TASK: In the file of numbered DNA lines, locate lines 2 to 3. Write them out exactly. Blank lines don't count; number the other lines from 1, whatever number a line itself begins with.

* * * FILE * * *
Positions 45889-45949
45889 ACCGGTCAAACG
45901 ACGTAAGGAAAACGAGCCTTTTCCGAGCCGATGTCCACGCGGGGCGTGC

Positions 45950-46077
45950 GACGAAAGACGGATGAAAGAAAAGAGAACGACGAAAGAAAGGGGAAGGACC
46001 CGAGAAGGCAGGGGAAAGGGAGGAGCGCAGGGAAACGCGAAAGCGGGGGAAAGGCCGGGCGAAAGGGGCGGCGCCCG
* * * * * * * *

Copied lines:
45889 ACCGGTCAAACG
45901 ACGTAAGGAAAACGAGCCTTTTCCGAGCCGATGTCCACGCGGGGCGTGC